I take a biological view of compaction. If the soil surface has become hard, even when it is wet, that is probably because the population of beneficial fungi is too low. Healthy soil fungi push the soil particles apart when they get wet and allow them to squeeze back together. That squeezing is felt as softness when you walk on it. First you have to have a lot of those beneficial soil fungi. If you give the soil the right moisture conditions, such as nearly continual moisture but not so much as to cut off the air, then you will find the fungal population regrowing. Think of bread: you let it sit out and soon a green spot of mold forms. If you leave it alone, within a day or two the entire bag is filled with hairy green fungus. The same thing can happen in your soil if you create the moisture conditions. Your dripper would be perfect to do that over the entire yard. Turn the water on e-x-t-r-e-m-e-l-y slow and leave it for a couple of weeks. The soil will soften due to the moisture but after you turn off the water, something different happens. As the soil surface dries out it becomes hard again, like a sponge does. Then when you wet it, it becomes very soft, also like a sponge does. This is because the fungi in the soil are reabsorbing the moisture and swelling up. My yard gets so soft it feels almost uncomfortably soft, like I might turn an ankle. It is dune sand soft but held together with the grass and roots.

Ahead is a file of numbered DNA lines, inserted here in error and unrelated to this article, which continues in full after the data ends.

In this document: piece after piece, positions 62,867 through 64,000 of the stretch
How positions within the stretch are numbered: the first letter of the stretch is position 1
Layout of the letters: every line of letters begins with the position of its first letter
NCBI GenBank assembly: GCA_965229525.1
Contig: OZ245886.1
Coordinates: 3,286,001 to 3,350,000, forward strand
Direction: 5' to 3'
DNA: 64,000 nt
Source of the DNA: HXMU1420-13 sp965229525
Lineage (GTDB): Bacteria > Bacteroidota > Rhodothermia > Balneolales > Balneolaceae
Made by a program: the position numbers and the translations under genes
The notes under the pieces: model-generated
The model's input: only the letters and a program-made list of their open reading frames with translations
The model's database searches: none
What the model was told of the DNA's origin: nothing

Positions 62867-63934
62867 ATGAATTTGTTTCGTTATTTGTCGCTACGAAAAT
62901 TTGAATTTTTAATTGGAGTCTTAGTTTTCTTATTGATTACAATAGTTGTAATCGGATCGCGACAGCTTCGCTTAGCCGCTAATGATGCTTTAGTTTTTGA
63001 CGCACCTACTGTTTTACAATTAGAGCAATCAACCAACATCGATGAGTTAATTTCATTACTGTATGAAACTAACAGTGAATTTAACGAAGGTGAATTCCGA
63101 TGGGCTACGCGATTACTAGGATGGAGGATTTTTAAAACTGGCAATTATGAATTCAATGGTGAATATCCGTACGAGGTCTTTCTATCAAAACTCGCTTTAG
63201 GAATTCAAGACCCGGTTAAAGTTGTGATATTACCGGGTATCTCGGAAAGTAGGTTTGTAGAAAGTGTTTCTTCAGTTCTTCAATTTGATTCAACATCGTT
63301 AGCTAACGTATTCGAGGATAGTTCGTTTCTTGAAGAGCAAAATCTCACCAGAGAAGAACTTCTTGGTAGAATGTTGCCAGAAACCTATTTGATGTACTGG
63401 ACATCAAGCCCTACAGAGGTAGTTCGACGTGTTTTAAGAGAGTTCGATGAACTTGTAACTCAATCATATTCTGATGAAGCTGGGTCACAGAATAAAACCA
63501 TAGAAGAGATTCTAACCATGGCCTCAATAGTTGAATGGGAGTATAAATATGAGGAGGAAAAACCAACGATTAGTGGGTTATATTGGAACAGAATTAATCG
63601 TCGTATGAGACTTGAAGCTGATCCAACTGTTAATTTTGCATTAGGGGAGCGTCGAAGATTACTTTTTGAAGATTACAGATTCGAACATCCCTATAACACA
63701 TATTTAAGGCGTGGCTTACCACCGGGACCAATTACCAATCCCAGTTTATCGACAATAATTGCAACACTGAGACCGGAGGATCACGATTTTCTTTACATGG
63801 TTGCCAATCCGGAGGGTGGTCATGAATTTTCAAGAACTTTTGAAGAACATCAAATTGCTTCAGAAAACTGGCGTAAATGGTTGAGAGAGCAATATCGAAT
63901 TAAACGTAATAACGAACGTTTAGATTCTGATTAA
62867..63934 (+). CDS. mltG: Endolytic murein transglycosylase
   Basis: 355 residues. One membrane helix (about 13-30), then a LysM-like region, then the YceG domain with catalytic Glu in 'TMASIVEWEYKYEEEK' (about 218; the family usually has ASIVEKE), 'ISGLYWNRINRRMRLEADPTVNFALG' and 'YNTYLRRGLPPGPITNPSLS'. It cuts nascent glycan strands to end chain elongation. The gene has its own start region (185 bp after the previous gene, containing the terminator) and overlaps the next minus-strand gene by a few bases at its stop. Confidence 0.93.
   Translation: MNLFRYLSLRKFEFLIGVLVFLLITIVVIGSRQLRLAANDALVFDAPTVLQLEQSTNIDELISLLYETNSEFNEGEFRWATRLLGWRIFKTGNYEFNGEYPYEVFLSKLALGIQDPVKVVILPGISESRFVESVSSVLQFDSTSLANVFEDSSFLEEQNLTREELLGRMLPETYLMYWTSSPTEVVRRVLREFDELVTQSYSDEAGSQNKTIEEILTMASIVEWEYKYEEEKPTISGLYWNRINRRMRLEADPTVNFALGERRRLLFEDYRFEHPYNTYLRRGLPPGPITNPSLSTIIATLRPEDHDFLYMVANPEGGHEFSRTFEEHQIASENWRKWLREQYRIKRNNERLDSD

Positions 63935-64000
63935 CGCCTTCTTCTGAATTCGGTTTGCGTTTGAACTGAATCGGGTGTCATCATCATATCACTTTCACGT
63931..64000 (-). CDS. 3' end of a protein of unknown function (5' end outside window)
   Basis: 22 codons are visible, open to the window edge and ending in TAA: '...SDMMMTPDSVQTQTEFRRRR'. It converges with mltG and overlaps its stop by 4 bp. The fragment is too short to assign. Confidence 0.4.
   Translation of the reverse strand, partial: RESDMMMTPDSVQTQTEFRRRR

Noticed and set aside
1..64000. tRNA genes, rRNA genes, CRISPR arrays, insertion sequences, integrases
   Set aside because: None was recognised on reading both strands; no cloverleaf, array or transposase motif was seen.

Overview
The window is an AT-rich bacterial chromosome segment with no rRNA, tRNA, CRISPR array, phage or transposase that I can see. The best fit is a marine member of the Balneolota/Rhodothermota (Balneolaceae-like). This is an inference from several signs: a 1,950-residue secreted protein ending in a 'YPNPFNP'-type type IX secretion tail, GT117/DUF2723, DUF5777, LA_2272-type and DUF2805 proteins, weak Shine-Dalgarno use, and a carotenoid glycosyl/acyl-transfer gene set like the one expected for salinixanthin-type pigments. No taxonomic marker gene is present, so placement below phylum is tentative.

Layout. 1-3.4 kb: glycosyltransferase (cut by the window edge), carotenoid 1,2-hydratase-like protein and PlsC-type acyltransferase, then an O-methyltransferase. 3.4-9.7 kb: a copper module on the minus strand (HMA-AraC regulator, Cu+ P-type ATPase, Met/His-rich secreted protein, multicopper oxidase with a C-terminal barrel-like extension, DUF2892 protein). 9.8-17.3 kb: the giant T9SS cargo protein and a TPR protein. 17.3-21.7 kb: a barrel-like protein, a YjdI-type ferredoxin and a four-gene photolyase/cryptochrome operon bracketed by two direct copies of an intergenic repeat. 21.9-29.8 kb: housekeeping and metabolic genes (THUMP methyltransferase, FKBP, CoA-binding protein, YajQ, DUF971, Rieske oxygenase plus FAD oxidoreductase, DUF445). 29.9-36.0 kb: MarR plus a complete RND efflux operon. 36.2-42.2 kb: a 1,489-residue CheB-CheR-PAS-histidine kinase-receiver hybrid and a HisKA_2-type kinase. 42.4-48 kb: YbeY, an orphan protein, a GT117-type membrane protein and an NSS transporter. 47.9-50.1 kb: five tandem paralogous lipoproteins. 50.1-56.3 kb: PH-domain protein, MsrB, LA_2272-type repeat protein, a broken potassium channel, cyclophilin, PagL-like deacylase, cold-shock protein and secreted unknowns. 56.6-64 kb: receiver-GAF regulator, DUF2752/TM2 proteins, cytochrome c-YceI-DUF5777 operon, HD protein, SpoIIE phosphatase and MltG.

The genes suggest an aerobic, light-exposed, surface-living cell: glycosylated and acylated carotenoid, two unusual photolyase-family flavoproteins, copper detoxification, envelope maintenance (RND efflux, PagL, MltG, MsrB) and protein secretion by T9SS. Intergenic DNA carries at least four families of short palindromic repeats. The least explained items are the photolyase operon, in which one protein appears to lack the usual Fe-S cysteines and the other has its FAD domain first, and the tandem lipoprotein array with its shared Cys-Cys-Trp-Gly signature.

That's my take on aeration. I've never seen anyone bold enough to agree with me out loud, but I have seen reports of people using my method and getting the same softness results I...

    Bookmark   December 11, 2008 at 11:58AM
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angus37(8CA/Sunset 11)

dchall, you mention being familiar with Apple Valley and Edwards. Military experience? Just curious.

As far as the exposed dirt under the pad...don't till it, but just place mulch on it? And will this do enough that grass seeds planted afterwards will "take"? Not saying I disagree, just never thought of that before.

You also suggest planting grass in June, suggesting that soil temperatures will be high enough then. I don't know how soil temperature relates to temperature in general, but we push near 70 in the day right now and it gets near freezing at night. June seems to me like it would be way too hot, we're near 100 by that point. But like I said, I'm not sure how soil temperature is affected.

Thanks for the takes on aeration (bpgreen and dchall). So much more to this all than putting a seed into the ground and putting water on it.

    Bookmark   December 11, 2008 at 4:47PM
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segask(z10 sunset zone 23/24)